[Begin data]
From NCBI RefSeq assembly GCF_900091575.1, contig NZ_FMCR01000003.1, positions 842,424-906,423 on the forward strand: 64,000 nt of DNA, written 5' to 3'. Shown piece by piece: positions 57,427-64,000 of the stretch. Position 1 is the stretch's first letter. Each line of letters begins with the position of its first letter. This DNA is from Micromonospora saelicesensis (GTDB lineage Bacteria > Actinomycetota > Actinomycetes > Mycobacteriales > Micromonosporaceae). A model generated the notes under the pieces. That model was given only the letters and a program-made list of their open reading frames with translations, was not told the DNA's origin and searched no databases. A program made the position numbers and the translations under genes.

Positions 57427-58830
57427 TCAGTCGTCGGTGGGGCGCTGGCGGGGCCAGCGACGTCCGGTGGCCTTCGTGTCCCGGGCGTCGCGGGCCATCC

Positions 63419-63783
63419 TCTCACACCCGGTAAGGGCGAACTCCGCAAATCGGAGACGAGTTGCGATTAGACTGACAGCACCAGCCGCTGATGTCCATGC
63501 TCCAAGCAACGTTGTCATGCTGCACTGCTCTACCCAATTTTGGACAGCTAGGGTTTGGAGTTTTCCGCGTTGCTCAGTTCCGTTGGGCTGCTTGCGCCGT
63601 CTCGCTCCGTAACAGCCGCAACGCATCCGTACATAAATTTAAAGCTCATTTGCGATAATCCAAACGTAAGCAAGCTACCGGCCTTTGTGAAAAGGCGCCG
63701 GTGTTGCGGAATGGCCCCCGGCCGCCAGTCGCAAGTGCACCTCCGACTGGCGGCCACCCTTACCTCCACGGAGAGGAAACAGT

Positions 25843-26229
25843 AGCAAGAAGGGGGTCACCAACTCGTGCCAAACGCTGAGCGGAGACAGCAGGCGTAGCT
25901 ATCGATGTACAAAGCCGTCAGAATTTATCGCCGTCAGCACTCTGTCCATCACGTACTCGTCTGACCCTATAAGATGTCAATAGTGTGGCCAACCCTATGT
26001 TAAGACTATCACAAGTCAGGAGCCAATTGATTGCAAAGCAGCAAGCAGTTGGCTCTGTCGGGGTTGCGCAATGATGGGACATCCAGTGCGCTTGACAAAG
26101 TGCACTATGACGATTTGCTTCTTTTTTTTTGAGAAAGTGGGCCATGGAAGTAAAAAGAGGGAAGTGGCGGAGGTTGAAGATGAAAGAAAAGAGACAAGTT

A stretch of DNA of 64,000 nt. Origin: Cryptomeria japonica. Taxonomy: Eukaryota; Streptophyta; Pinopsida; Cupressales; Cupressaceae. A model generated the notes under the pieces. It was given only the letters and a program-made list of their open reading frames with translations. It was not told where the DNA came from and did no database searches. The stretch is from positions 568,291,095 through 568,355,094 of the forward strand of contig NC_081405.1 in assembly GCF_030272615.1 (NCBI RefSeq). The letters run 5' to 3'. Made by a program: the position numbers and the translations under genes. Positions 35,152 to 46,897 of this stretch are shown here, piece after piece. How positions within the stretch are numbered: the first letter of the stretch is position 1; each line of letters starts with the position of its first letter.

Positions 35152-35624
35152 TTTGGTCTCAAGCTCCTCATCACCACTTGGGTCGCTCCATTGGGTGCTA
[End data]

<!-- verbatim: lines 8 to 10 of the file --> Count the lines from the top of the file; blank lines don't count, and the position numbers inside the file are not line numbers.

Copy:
63701 GTGTTGCGGAATGGCCCCCGGCCGCCAGTCGCAAGTGCACCTCCGACTGGCGGCCACCCTTACCTCCACGGAGAGGAAACAGT

Positions 25843-26229
25843 AGCAAGAAGGGGGTCACCAACTCGTGCCAAACGCTGAGCGGAGACAGCAGGCGTAGCT